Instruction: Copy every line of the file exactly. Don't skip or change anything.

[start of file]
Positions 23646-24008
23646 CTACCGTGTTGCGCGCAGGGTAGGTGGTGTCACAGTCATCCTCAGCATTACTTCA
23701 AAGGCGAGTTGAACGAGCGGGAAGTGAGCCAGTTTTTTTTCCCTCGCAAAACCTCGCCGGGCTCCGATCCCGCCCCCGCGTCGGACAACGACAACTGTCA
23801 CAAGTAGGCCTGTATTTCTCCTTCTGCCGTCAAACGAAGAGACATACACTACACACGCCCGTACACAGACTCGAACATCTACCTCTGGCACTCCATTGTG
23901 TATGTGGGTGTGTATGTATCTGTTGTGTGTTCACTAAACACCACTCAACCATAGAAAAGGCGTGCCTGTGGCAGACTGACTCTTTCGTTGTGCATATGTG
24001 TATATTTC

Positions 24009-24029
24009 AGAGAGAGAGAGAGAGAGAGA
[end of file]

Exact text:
Positions 23646-24008
23646 CTACCGTGTTGCGCGCAGGGTAGGTGGTGTCACAGTCATCCTCAGCATTACTTCA
23701 AAGGCGAGTTGAACGAGCGGGAAGTGAGCCAGTTTTTTTTCCCTCGCAAAACCTCGCCGGGCTCCGATCCCGCCCCCGCGTCGGACAACGACAACTGTCA
23801 CAAGTAGGCCTGTATTTCTCCTTCTGCCGTCAAACGAAGAGACATACACTACACACGCCCGTACACAGACTCGAACATCTACCTCTGGCACTCCATTGTG
23901 TATGTGGGTGTGTATGTATCTGTTGTGTGTTCACTAAACACCACTCAACCATAGAAAAGGCGTGCCTGTGGCAGACTGACTCTTTCGTTGTGCATATGTG
24001 TATATTTC

Positions 24009-24029
24009 AGAGAGAGAGAGAGAGAGAGA